Park tax cheered, jeered


First Posted: 1/15/2009

LUMBERTON - Some businesses are casting a leery eye at a proposal to impose an extra 1-cent sales tax to help pay for the planned Northeast Park.
Betty Evans, the treasurer of Quik Print Copy Center, said the city does not need a new tax or a new park.
“We're taxed to death now,” Evans said before adding, “What's wrong with the fields they got now?”
City officials say the $8 million, 91-acre park will help to meet Lumberton's growing recreational needs. The park would include a walking trail, soccer, baseball and softball fields, a meadow and an amphitheater.
Charlie Taylor of Taylor Engines said the new tax could hurt his business. Taylor said he is already in competition with out-of-state Internet sales, where no sales tax is charged.
“We've got to consider the parts we sell,” Taylor said. “So I have to sell a product right now at 7 percent less than my competitors mail order, just to be competitive.”
Mecklenburg is the one county in North Carolina with a general merchandise sales tax higher than 7 percent, according to Karl Knapp, director of the Tax Research Division with the state Department of Revenue.
Mecklenburg County's sales tax is 7.5 percent; Dare County has the authority to go to 8 percent, but hasn't implemented the extra 1 percent yet. Gaston County was given the green light last year by the legislature, but the increase failed during a voter referendum, Knapp said. Depending on the bill's wording, such tax requests do not have to go to voters, he said.
Knapp said he wasn't aware of any cities that have asked for an additional sales tax, though counties frequently try to increase their sales tax.
“It certainly wouldn't help (business),” Taylor said. “I understand that we need it, but I would question that. It's not about sales tax, it's about a park. Is the park going to help? Is the park justified? We've got to find out … . We might need to look at other park projects and see how they've turned out.”

Too vague
Helen Locklear, a realtor and owner of Lumbee Chief Products, said the plan, which would impose the new tax on “on all sales occurring in the City of Lumberton,” is too vague.
Some sales, such as real estate or insurance, do not generally fall under the sales tax category. Even the sales tax on some grocery items differs from the basic 7 percent sales tax on general merchandise.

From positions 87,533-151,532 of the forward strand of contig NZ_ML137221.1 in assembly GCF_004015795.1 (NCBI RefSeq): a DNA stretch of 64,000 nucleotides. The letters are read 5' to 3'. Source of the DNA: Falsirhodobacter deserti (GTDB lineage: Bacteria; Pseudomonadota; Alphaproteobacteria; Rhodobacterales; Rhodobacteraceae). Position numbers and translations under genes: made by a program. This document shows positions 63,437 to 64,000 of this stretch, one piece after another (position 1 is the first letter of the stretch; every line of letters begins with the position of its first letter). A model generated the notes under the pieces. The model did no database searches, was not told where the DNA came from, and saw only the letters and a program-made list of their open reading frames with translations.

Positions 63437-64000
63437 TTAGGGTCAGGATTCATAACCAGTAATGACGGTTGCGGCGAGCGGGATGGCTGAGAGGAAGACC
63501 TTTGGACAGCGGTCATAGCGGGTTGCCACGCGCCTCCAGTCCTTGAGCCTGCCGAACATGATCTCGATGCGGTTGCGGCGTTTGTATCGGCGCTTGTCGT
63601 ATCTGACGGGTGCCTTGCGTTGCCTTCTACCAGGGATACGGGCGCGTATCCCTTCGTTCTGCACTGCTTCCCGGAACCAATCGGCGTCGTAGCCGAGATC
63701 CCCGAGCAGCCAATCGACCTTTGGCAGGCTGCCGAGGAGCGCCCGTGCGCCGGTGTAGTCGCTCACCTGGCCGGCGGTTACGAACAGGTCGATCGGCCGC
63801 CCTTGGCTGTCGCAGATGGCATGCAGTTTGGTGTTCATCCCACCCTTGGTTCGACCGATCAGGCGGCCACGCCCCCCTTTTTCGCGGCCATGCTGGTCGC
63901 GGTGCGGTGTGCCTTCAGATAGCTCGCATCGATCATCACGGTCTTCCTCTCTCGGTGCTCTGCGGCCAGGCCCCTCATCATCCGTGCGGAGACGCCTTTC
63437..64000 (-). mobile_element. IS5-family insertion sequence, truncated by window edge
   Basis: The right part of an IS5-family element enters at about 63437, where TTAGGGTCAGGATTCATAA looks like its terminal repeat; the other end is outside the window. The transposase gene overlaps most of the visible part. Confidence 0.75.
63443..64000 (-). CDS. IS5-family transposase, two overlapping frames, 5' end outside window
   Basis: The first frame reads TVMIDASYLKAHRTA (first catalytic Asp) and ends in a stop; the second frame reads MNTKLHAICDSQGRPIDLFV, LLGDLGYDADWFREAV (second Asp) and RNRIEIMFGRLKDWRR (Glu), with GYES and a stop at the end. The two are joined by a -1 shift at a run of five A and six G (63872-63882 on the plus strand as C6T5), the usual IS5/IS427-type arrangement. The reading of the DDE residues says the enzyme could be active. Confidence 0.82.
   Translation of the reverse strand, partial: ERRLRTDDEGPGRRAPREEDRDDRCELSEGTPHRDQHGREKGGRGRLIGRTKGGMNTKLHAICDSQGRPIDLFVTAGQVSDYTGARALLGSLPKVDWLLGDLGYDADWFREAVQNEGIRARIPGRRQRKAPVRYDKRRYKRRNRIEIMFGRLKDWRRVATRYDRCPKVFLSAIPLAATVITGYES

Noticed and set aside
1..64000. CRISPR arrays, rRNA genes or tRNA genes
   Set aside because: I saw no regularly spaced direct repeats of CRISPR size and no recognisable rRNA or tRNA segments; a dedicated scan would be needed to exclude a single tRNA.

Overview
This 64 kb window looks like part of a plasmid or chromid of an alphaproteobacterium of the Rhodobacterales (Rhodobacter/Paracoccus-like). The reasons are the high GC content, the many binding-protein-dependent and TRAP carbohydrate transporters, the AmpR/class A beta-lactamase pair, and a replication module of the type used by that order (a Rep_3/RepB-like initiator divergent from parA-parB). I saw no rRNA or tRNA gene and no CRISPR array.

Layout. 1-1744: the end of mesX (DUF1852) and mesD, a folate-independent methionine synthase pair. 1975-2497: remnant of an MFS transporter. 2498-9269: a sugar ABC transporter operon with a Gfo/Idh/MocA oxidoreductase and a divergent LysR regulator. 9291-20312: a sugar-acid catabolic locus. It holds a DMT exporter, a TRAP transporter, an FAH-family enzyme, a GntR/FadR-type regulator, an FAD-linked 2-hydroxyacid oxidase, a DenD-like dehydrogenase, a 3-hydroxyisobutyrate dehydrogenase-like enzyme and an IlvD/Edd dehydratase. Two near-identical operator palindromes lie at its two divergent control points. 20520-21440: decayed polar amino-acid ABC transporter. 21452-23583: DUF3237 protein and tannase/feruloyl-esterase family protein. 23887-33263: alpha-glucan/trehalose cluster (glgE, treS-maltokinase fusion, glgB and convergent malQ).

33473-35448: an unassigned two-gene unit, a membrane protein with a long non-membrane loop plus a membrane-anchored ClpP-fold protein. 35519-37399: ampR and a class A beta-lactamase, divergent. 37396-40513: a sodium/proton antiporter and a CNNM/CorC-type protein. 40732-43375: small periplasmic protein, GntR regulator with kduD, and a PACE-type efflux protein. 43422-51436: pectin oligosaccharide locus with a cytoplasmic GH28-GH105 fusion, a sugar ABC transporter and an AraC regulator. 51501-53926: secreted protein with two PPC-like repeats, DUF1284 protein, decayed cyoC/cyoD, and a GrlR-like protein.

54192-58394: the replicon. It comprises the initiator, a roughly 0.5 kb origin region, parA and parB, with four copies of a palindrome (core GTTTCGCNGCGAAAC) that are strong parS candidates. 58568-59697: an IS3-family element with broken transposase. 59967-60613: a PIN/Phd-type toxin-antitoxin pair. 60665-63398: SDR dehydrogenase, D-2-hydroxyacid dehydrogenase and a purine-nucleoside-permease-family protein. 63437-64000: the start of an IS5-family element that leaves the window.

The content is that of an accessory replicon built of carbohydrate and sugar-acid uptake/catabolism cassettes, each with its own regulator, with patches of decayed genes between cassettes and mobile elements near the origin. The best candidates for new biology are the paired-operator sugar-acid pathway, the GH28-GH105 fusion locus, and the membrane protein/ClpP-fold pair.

“I think they need to clarify exactly what they will be charging the sales tax on,” Locklear said. “It needs to be clarified, if it's added to gasoline, groceries, just what is it going to be added to?”
City Attorney Kevin Whiteheart said the tax would be mostly on point-of-sale transactions, like purchases at Lowes or Wal-Mart, and not on prepared food.
Councilman Bruce Davis said it's not a problem that the tax isn't completely defined yet.
“I think those answers will actually be determined when they bring the bill out of committee,” Davis said.
Davis said questions about how much the tax would generate will also be answered at that time.

Supporters
John's Restaurant owner John McLellan says the sales tax would be a fair way to pay for the park.
“My reaction to this is positive,” McLellan said. “Everybody enjoys the park so everybody should pay.”
A number of residents said they would be willing to pay a higher sales tax if it meant a new park.
“There's not many good parks around here,” said Gregory Moore, who was at Luther Britt Park earlier this week. “Any new park would be a good thing for the people to go somewhere.”
Quentin Shipman, also enjoying an afternoon at the park, agreed. He said he goes to Britt Park frequently and brings his children there.
“We need a lot of stuff like that around here to give our young people something to do instead of going out and getting into trouble,” Shipman said.
Tammy Ratz said she'd support a sales tax, especially for a park with sports fields that would be used more by older children. She and her family were at Godwin Heights Park. Her 13-year-old daughter participates in the city's recreation softball program.
“It's probably the easiest way to raise it,” Ratz said.

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